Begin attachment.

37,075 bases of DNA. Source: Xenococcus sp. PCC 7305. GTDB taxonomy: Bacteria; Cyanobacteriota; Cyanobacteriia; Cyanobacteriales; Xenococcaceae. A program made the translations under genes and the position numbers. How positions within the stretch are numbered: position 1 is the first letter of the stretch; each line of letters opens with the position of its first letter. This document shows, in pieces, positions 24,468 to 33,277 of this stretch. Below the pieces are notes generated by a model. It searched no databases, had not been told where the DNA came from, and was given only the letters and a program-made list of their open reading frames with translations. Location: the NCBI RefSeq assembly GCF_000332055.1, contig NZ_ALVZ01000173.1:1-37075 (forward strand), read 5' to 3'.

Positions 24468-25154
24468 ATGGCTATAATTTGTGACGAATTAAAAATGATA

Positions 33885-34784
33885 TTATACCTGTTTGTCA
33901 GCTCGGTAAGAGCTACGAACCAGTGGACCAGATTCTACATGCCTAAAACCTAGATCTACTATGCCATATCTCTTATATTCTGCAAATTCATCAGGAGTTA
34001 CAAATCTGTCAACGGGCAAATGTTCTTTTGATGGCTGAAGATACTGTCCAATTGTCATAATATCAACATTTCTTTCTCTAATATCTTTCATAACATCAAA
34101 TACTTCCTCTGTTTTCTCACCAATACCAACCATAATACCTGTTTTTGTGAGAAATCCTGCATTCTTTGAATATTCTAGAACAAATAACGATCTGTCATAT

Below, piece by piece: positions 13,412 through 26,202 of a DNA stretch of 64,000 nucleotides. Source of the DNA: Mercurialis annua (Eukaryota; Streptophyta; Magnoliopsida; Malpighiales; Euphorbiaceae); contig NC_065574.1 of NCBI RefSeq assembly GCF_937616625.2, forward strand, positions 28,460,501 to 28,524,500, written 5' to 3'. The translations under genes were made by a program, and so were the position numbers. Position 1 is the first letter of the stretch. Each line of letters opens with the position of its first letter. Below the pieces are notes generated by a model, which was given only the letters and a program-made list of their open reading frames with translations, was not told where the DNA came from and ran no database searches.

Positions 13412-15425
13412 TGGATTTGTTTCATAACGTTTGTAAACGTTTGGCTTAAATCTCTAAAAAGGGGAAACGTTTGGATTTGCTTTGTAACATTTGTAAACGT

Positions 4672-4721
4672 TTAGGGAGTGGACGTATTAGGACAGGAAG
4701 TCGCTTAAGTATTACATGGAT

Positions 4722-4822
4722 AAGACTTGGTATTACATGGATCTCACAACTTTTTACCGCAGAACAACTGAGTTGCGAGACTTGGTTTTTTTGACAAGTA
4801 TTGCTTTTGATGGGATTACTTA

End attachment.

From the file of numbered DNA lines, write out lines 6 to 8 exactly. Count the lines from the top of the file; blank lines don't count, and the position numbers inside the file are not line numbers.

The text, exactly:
33901 GCTCGGTAAGAGCTACGAACCAGTGGACCAGATTCTACATGCCTAAAACCTAGATCTACTATGCCATATCTCTTATATTCTGCAAATTCATCAGGAGTTA
34001 CAAATCTGTCAACGGGCAAATGTTCTTTTGATGGCTGAAGATACTGTCCAATTGTCATAATATCAACATTTCTTTCTCTAATATCTTTCATAACATCAAA
34101 TACTTCCTCTGTTTTCTCACCAATACCAACCATAATACCTGTTTTTGTGAGAAATCCTGCATTCTTTGAATATTCTAGAACAAATAACGATCTGTCATAT